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The Ruby on Rails framework offers an ideal framework for developing community based web sites or social networking sites. It allows for dynamic, customisable content, through PHP and other supported languages, and many popular social networking sites, such as Myspace or Facebook, are based on the Rails framework.
Moving from static content, you can gradually expand the site you are building, through user registration and authentication moving onto image uploads, personal blogs and friendship request systems, in order to build a highly dynamic social networking site.
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Why Ruby on Rails is Suitable
There are many aspects to the structure of a social network, such as creating, modifying and maintaining a database in MySQL, using Ajax, being able to use PHP and others. However, Rails provides the flexibility needed when developing a social network, particularly as a framework optimised to be used in the new Web 2.0 standard.
There is also the possibility of using related plug-ins and additional related items which allow for developing such a website with more ease. Sites such as Friendster and Myspace make use of these plug-ins and they have proved hugely successful over time, with their clean layout and simple navigation structure. Additional content also allows for easier customisation on the side of the user, and this is very useful when building a site centred upon a community base.
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Ideas on Plug-ins and Deployment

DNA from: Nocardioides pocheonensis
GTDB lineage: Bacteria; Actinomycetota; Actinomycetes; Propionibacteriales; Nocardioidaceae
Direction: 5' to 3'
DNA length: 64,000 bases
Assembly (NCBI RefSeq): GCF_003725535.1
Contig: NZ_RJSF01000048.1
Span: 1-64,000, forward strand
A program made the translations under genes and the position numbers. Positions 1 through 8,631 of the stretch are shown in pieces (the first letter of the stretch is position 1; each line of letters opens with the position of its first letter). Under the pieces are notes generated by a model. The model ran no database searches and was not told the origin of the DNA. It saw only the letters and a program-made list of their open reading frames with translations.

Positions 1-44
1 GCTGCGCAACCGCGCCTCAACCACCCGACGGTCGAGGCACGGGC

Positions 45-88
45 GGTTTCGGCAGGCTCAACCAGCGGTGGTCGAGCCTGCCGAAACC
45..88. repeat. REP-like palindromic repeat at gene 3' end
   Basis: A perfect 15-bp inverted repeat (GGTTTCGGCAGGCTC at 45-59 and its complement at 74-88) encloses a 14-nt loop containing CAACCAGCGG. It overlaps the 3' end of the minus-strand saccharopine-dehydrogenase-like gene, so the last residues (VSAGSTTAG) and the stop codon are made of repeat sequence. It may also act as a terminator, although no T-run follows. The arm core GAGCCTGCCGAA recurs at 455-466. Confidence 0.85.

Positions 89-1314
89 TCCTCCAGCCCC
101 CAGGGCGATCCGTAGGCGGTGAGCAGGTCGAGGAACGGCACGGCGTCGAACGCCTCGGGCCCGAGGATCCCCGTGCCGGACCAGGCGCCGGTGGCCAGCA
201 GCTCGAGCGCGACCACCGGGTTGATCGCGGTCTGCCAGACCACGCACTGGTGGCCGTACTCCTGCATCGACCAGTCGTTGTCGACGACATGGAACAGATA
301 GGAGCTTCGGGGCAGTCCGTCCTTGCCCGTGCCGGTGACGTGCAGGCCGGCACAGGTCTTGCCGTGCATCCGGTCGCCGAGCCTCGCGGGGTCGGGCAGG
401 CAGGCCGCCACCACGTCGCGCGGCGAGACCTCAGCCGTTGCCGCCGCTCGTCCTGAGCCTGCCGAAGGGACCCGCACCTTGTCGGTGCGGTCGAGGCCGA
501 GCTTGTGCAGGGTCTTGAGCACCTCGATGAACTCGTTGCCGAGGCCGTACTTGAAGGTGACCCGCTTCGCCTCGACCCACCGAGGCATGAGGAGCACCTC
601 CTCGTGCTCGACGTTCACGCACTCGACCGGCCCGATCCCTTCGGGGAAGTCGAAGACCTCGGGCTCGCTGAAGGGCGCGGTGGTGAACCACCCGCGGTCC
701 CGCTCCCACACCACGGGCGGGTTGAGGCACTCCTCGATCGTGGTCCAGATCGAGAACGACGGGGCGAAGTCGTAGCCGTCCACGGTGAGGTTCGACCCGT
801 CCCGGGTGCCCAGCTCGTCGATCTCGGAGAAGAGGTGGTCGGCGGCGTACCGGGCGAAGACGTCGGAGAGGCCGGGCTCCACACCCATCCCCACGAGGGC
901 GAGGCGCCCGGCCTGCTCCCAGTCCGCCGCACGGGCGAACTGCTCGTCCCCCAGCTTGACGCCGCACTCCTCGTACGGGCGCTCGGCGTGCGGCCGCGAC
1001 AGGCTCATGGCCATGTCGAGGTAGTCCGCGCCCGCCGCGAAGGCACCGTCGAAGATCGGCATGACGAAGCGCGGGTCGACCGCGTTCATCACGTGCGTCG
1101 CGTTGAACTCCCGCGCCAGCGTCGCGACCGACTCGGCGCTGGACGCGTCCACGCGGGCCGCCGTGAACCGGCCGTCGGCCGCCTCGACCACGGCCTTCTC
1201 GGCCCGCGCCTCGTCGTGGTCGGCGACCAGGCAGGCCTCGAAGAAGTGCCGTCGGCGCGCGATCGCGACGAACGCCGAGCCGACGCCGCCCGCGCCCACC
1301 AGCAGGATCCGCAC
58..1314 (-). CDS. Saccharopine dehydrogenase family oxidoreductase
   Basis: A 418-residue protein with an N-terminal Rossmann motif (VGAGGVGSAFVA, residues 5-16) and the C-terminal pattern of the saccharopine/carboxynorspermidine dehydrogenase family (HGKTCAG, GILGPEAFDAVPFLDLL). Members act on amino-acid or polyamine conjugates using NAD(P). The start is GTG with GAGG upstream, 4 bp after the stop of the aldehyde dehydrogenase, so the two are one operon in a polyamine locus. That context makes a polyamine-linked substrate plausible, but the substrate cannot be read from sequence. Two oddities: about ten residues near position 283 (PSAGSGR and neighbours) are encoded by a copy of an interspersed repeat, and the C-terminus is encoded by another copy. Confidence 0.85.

Here is a basic overview of what plugins are available for ROR, and some simple ideas on deployment which should give you some insight on what the development of a social network involves.
Some plug-ins available and other items which are added within your code:
- Acts_as_commentable: allows for user comments on existing profiles, and can also act as a feedback system for articles.
- Acts_as_attachment: used when needing to upload user pictures or other related content. A needed addition in any social networking site.
- Resource_feeder: To add RSS feeds to profile or the main site page.
- Doing bi-directional, self-referential associations or self-referential friendships in order for users to be able to add friends. An example is provided here: http://blog.hasmanythrough.com/2006/04/21/self-referential-through
Some ideas on deployment include:
- Having a dedicated server or host which fully supports Ruby on Rails. They are usually more expensive but provide better support for such a site.
- Test material frequently into your scripts so that you can find errors or faults and correct them easily.
Use brain-storming, to add features and content everyday. Although this will be trimmed over-time, you will ultimately have a feature-rich and lean social network.